5 Ways to Boost Contrast in Your Web Design
Is your design project lacking that special pop? It’s likely what you are missing is enough contrast. Contrast provides differentiation between elements, making each one look more individual, prominent and special.
Design contrast is created in a number of ways, and using all different types of elements. From typography to color to space, creating contrast can take a design from bleh to wow. Here are five ways to do it.
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1. Make It Bigger (or Smaller)
Symmetry and order can be a trap of sorts when it comes to creating a focal point in the design. Too many elements with equal weight will end up looking the same.
The easy solution is to make one element significantly bigger or smaller.
The item that’s different becomes the immediate foal point. The user will be drawn to that area of the canvas because it is different.
Making an element, photo or text block bigger or smaller is more than just physical size; it’s visual weight as well. The easiest way to understand this is with typography. Look at the images above. Both words are the same “size,” but note how much more weight one of the versions has. This contrast is due to thick versus thin strokes in the letterforms.
You can apply this same concept to almost any other design element as well.
Look at the website for Little Flyers, above. Pay particular attention to the text based navigation at the top of the page and buttons at the bottom of the screen. Which text draws your eye faster? Why? All of the type is the same size, but the treatment with a box inside a colorful photo makes it seem bigger.
2. Add a Little Texture
With flat and minimal styles as the dominant driver in design trends right now, texture is less common than it once was. But you still see it in plenty of places, maybe without even thinking about it.
Changing from a flat element to anything with a texture, pattern or three-dimensional style will help create an area of focus. And while adding texture to a background might be the immediate solution, it can be used in other ways as well.
Consider a text element with a textured feel. (This is quite popular with many vintage typography styles.) The primary types of texture are rough and smooth. They can work with each other or in isolation to help create visual focus. When working with printed design, you can physically add texture based on the type of paper used, letterpress options and through other publishing methods.
3. Change the Shape
Look at the image above. What is the first thing you see? For me it is the circular object with the question mark inside.
Do you know why? In an image full of rectangles, it is the only circle. The difference of the object is what makes it stand out. The fact that the character is upside down is also an attention-driver. Changing the shape or orientation of an element can add immediate impact.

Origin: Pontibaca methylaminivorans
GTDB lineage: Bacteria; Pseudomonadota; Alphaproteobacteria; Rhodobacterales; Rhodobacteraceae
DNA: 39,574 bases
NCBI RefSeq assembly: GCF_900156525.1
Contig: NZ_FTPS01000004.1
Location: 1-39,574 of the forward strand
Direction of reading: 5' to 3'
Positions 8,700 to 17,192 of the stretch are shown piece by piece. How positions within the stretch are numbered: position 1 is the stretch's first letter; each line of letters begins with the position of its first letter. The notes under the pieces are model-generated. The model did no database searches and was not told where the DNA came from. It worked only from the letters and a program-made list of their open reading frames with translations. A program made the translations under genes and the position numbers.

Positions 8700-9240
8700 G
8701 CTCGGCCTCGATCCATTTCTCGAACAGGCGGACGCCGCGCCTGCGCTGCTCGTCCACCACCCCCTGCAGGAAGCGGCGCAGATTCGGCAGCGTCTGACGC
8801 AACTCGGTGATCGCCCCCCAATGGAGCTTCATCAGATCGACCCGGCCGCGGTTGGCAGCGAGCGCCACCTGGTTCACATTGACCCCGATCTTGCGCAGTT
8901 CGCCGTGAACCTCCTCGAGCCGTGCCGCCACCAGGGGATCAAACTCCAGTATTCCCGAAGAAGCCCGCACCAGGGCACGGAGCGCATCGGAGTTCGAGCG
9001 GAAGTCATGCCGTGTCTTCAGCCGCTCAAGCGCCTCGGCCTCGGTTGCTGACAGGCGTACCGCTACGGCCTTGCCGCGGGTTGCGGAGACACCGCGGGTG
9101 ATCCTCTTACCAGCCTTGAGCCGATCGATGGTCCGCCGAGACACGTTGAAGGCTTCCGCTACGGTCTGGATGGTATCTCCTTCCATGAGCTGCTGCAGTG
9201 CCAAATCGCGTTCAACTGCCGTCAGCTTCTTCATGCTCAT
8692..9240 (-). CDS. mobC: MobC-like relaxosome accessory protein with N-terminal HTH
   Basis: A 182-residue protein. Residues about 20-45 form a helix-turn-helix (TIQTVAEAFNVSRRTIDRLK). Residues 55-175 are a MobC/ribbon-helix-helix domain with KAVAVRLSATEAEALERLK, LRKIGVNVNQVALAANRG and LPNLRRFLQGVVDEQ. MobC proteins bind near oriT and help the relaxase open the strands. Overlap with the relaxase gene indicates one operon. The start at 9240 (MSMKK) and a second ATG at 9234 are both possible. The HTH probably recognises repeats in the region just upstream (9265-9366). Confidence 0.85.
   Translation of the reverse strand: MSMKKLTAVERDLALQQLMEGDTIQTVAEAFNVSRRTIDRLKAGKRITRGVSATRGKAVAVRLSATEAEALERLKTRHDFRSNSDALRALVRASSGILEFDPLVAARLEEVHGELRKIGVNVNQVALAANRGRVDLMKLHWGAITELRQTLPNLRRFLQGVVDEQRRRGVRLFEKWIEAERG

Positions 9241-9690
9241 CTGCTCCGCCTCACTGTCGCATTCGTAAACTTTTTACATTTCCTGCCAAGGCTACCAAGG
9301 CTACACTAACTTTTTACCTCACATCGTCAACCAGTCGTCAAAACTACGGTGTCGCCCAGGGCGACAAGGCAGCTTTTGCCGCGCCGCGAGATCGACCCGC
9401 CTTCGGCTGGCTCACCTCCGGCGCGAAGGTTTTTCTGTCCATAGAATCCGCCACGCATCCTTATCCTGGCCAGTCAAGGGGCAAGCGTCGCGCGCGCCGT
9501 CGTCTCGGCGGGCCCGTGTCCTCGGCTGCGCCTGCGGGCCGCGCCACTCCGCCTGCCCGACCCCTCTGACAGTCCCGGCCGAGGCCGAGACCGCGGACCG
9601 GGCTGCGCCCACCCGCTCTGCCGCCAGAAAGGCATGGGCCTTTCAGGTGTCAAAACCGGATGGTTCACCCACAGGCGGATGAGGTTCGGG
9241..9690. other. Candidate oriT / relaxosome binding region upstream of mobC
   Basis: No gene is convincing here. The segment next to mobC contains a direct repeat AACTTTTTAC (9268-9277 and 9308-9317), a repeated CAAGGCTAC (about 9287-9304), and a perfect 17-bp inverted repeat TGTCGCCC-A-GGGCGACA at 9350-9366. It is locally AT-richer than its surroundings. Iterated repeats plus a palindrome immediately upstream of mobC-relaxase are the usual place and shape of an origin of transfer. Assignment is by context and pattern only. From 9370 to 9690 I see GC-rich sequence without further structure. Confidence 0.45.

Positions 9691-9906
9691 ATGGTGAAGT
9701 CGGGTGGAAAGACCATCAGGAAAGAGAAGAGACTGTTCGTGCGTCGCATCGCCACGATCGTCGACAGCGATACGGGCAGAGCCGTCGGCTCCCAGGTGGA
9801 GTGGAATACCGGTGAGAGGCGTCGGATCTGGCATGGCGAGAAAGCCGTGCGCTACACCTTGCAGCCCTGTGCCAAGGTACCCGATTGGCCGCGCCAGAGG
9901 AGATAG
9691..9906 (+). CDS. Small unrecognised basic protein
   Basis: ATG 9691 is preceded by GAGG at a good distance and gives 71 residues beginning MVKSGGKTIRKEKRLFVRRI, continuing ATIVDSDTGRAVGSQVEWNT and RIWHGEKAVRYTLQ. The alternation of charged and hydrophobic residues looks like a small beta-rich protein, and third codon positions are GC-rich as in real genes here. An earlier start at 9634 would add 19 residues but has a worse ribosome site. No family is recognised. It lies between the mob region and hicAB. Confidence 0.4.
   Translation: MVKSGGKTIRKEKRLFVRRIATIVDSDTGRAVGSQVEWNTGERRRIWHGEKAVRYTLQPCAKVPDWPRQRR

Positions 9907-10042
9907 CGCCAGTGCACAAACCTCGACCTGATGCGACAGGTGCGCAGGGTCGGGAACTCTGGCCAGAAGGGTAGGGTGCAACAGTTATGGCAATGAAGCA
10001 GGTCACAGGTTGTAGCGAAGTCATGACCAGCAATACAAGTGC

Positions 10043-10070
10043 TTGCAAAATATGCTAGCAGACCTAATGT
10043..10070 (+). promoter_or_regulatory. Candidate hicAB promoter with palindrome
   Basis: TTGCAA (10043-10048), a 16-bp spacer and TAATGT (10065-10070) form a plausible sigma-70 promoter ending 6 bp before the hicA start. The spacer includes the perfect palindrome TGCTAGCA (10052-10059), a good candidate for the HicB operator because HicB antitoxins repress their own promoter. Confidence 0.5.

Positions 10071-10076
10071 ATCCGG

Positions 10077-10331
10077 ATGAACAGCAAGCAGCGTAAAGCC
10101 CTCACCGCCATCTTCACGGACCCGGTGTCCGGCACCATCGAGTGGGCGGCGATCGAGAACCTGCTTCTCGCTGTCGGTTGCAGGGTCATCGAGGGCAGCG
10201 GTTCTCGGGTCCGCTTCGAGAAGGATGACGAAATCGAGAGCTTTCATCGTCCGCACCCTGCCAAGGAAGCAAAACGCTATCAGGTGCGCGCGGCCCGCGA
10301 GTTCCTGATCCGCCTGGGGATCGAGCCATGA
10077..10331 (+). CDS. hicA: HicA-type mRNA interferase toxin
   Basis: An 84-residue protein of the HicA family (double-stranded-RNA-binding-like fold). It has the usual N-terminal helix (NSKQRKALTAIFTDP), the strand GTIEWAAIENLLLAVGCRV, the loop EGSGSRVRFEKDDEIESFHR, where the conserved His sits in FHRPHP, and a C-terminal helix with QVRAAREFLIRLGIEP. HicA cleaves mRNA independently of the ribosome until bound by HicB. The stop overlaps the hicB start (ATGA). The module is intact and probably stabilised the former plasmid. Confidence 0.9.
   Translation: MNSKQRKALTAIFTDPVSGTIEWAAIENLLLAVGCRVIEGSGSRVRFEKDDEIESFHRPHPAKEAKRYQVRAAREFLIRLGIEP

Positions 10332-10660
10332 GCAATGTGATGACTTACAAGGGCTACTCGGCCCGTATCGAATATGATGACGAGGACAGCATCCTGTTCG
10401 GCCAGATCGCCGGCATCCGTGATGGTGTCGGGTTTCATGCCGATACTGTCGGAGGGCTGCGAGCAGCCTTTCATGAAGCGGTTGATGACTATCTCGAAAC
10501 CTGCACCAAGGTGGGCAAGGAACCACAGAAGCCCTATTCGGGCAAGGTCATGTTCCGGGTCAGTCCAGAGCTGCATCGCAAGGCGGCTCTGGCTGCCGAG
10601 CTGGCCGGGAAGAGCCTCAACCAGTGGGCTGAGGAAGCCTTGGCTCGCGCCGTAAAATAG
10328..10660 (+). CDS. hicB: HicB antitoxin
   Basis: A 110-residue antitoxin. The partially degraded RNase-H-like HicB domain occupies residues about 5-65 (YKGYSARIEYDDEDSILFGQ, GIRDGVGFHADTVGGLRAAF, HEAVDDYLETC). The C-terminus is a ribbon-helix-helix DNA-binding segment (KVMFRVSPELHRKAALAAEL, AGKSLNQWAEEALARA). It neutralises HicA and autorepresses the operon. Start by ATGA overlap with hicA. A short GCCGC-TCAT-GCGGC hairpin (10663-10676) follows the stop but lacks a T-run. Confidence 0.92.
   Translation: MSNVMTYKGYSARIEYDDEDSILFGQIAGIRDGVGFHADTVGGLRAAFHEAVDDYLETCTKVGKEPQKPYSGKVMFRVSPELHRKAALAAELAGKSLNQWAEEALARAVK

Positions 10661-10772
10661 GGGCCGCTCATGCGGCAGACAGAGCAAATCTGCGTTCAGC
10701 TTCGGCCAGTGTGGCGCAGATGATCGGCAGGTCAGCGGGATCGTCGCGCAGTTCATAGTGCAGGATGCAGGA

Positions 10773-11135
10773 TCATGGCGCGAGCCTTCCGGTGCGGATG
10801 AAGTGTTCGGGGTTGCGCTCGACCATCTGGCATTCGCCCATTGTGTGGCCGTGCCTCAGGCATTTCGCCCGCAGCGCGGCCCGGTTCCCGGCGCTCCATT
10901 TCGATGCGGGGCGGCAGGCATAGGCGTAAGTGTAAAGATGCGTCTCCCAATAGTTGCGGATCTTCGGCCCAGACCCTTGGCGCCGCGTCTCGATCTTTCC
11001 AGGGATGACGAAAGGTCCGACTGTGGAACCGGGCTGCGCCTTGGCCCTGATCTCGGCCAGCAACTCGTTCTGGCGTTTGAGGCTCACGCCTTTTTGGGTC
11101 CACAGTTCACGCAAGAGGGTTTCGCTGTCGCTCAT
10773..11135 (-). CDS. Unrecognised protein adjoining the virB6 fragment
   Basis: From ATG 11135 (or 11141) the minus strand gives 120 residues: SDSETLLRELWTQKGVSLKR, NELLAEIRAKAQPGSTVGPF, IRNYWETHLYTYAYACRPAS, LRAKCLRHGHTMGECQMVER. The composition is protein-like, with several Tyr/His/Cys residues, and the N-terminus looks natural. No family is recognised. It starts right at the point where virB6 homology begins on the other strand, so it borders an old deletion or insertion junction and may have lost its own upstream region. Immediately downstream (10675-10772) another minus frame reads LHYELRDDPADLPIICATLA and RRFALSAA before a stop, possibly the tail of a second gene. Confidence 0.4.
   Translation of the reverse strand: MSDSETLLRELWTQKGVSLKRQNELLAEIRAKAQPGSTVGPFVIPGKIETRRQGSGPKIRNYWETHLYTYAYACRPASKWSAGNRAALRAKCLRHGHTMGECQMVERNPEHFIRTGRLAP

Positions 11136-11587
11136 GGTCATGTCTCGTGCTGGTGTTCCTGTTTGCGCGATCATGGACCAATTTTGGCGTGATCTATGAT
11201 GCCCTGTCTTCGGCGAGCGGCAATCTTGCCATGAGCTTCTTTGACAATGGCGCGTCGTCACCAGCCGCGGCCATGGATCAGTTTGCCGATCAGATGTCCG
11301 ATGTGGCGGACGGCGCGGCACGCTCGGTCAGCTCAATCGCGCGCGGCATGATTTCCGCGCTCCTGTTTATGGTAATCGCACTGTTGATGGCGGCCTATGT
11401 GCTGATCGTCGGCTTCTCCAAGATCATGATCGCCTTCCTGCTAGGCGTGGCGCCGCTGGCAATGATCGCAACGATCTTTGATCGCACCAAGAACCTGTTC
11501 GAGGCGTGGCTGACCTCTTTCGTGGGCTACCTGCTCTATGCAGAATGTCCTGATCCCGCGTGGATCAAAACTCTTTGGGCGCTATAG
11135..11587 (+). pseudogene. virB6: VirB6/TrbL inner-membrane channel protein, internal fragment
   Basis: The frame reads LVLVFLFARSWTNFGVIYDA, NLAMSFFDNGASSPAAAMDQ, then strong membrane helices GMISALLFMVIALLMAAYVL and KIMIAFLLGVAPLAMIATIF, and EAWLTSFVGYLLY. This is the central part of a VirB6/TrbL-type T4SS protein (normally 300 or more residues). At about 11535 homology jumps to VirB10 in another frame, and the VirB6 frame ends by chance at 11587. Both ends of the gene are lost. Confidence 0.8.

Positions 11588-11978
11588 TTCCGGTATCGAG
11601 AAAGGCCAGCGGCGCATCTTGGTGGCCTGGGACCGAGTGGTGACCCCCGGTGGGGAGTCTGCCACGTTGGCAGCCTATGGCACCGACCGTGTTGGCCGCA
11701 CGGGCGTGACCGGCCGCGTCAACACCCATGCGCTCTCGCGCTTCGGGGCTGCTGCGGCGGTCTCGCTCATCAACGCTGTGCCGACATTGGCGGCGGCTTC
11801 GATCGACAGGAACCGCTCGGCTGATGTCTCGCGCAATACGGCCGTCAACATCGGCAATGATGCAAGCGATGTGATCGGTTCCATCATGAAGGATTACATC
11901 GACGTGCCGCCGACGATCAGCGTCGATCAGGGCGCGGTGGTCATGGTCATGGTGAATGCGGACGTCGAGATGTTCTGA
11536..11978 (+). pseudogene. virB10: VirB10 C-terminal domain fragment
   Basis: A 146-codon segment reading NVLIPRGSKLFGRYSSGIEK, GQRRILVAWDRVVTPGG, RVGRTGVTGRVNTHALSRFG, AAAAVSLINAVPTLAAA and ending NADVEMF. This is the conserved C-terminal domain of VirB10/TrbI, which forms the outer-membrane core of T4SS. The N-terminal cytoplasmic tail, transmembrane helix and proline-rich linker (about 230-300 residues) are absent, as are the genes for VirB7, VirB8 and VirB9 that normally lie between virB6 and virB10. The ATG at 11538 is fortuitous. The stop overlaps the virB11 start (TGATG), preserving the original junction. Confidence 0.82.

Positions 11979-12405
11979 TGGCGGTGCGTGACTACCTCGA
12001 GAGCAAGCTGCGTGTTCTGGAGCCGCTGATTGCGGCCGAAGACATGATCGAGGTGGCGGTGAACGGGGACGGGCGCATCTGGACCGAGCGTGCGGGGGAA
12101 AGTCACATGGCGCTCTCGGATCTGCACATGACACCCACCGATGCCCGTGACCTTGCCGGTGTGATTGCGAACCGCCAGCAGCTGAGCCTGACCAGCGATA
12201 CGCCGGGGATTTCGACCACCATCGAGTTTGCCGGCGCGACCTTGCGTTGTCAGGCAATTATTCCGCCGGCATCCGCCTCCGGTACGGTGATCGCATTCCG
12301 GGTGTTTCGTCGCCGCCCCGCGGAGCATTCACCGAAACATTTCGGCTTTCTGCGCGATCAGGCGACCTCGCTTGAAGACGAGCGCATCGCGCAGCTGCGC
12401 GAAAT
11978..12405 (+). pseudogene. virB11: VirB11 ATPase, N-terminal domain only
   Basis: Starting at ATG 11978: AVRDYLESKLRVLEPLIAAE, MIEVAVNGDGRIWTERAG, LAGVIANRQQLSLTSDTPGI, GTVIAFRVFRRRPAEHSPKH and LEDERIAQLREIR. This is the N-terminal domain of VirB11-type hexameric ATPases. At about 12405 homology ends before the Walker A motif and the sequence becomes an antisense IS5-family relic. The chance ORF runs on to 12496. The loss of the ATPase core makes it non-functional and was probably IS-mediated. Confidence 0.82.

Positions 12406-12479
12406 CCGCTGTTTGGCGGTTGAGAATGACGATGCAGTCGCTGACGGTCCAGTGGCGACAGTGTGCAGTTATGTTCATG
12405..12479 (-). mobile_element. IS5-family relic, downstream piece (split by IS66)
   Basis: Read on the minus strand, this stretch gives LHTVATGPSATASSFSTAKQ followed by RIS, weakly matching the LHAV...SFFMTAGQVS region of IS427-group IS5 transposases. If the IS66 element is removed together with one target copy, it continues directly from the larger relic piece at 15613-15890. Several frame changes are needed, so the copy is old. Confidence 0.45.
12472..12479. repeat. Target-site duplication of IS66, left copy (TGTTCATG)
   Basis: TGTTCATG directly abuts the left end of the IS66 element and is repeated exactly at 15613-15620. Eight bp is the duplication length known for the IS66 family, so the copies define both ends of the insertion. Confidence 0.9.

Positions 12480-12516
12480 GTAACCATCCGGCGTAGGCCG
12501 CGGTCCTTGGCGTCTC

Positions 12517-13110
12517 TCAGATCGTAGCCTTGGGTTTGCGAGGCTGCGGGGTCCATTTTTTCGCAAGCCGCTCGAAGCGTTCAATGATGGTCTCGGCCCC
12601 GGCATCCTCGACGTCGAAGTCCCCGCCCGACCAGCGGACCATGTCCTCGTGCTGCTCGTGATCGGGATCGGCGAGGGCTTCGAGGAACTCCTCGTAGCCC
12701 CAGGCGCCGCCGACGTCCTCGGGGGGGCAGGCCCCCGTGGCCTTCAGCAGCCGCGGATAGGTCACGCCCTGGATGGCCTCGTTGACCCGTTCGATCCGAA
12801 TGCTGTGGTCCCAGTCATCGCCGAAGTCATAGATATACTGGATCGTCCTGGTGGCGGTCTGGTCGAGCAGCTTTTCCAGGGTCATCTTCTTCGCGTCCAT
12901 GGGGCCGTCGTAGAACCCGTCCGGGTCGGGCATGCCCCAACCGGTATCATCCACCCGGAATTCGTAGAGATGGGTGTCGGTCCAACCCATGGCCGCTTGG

Try it next time your design feels a little flat. Round the edges of buttons. Put a photo in a circular frame rather than rectangular. Opt for a vertical photo. Use a placement that’s just a little off kilter.
Any of these techniques might make you a little uncomfortable at first. But keep experimenting and playing with options until you transform that same old rectangle into something a little more interesting.
4. Add Color (or Take it Away)
Color theory is one of the most important concepts at your disposal. By changing hues, or adding or removing color, you can change the overall mood of a design. Color can make things appear big or small, daring or subdued. The trick to some of the most brilliant color palettes is through the use of contrast.
The simplest form of contrast starts with the color wheel. Pairing colors along the wheel results in various contrasting combinations:
- Complementary: High intensity pairs from opposite sides of the wheel
- Triadic: Colors spaced in one-third increments along the wheel.
- Split-complementary: A color and the two colors next to the complementary hue.
There are other color contrast options that can work particularly well if you already have a color palette and don’t mind making subtle adjustments.
- Mix up warm, cool and neutral colors.
- Change your base color by adding tints and tones so that the saturation is different from color to color.
- Intertwine light and dark colors; think of it as yin and yang.
- Add elements without color. Black or white accents can add emphasis in spaces with a lot of color; and color can add contrast to black and white.
5. Do Something Unexpected
An unexpected shape or detail can add just the right amount of contrast as well. A surprise in the design is anything that does not quite match everything else, but still works in harmony with it.
These elements include:
- An element of asymmetry in an otherwise symmetrical design.
- A visual cue that leads you through the design, such as an intense shape or eye-tracking pattern, such as used in the site for Vibrant, above.
- A change in a pattern or repetitive element.
- Changing the orientation or alignment of an element or text, such as in the Anima (with the letter “I”), above.
- Changing the positioning or size of one element in a row of visuals.
- Different style of imagery, such as change from photos to an illustration or a hint of animation.
- Mixing complex and simple visuals or typography styles.
The nice thing about changing contrast between elements is that it can provide an immediate impact in a design project. By altering the look of elements, you can change visual focus and help users hone in on the part of the design that is most important to the message.
Lack of contrast is a common, and often easy-to-remedy problem. So many times when you hear the dreaded “make it pop” from a client or co-worker, what they are really trying to say is that they would like to see more contrast in the design elements. Now you are armed with the tools to take on that challenge.